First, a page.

Google is testing end-to-end encryption for group chats on its Messages app. It will make group messaging more secure by introducing this feature. Notably, the new feature will be rolling out to Messages users enrolled in the open beta program in the coming weeks. Google announced the E2EE (end-to-end encryption) feature for group chats at its I/O 2022 event earlier this year. The Messages by Google app already offers E2EE for all one-on-one RCS chats and all texts are encrypted.
The search giant announced the availability of E2EE for group chats in Messages via a blog post. The company shared that E2EE messages are private and safe and can only be seen by the sender and the recipient.
As of now, one-on-one texts on Google Messages are encrypted and now the feature will also be available for group chats to some users in the open beta program. The feature will be rolled out over the coming weeks. The group chats with E2EE enabled will reportedly have a “This chat is now end-to-end encrypted” banner. There will also be a lock icon available on the send button.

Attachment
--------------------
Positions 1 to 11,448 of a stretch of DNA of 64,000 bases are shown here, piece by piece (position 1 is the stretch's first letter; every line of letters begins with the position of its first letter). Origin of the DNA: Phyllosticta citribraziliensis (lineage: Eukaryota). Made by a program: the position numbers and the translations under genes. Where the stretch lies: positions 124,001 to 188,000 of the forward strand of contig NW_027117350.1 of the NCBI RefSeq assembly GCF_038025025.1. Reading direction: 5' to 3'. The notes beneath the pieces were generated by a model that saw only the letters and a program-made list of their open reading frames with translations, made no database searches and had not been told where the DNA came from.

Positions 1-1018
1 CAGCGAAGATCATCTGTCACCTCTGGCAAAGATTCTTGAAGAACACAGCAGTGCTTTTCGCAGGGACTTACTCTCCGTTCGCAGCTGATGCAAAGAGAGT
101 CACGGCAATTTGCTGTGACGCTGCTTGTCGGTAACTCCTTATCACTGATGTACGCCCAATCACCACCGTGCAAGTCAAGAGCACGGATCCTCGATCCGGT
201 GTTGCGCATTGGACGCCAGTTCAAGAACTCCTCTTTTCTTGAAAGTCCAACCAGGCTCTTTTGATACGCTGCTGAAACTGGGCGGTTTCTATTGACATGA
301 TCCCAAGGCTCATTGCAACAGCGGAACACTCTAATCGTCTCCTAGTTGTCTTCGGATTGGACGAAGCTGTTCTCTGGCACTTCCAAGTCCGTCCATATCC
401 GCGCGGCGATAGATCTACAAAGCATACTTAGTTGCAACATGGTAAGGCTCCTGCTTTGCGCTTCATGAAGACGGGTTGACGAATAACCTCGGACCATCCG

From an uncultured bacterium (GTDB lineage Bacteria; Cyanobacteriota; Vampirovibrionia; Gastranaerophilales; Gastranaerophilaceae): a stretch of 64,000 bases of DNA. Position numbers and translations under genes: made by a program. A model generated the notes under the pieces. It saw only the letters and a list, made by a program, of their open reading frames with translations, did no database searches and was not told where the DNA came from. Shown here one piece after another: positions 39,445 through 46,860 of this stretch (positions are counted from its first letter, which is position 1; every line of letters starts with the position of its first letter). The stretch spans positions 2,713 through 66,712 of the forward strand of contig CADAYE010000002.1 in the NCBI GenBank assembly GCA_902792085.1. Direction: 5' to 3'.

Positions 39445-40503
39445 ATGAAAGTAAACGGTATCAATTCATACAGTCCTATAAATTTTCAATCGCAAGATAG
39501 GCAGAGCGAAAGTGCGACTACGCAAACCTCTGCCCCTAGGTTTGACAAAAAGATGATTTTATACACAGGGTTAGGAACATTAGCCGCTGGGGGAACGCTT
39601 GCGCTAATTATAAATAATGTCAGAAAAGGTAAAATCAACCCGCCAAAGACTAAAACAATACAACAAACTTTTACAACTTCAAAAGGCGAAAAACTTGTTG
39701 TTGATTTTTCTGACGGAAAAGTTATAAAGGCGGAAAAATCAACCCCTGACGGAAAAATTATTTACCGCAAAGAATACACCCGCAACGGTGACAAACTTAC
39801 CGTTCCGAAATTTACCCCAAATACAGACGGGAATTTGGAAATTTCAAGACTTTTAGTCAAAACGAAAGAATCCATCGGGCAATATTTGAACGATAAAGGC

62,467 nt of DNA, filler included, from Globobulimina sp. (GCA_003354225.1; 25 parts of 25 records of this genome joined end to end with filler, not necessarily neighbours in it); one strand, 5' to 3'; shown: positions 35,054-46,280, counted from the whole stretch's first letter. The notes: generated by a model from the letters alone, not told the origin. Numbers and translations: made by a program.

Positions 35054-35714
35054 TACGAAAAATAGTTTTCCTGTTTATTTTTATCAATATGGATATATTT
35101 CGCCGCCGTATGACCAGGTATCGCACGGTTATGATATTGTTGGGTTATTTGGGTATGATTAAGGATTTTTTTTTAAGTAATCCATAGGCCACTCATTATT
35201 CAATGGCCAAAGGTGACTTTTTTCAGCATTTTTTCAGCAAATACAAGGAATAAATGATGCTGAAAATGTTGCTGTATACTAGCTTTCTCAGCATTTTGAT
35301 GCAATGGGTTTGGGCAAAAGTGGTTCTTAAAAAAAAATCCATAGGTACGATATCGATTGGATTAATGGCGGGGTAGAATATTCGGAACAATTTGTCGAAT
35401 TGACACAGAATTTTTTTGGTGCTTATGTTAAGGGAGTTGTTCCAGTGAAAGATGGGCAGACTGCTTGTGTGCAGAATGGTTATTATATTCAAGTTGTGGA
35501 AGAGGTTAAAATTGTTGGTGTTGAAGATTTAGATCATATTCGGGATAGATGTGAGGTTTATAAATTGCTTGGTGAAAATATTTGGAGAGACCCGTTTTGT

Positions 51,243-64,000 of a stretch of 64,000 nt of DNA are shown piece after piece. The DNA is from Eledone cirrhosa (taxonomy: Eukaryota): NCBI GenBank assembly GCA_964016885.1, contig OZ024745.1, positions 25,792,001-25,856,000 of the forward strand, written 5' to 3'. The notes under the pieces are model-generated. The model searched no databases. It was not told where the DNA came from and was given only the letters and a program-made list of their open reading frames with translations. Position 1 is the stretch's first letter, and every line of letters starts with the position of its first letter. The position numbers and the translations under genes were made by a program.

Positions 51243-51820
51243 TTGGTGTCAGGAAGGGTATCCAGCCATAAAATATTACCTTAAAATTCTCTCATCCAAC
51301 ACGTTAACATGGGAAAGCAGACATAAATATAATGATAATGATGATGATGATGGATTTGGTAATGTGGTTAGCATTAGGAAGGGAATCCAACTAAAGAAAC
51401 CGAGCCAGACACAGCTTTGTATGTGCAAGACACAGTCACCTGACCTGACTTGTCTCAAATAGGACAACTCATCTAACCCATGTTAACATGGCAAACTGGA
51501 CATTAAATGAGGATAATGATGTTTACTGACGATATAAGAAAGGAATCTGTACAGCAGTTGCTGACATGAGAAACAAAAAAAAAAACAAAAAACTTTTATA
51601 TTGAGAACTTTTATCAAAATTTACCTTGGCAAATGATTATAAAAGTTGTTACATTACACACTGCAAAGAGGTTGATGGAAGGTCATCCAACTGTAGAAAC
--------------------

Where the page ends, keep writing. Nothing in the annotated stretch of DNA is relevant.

Users can enrol themselves in Google's open beta programme by becoming a tester and gain access to all the new features introduced by the tech giant before it's rolled out to the public.
Meanwhile, Google is also testing more emoji reactions for RCS chats and SMS texts on its Messages app. Currently, it only has thumbs up, heart eyes, laughing, shock, crying, and anger emoji. However, Google will be adding more emojis similar to WhatsApp, Telegram, and Slack. Users will be able to react to a text with an emoji by simply holding and pressing the message.
Currently, the new emoji reactions on Google Messages are limited to only some beta users, but it will likely be rolled out to all users soon. Once rolled out, users will see a new plus icon in the emoji options that reportedly displays the full emoji picker that one can use. Additionally, users will also be able to see the name of the recipient that reacted with it, by simply tapping on the emoji in the corner of the reacted message.
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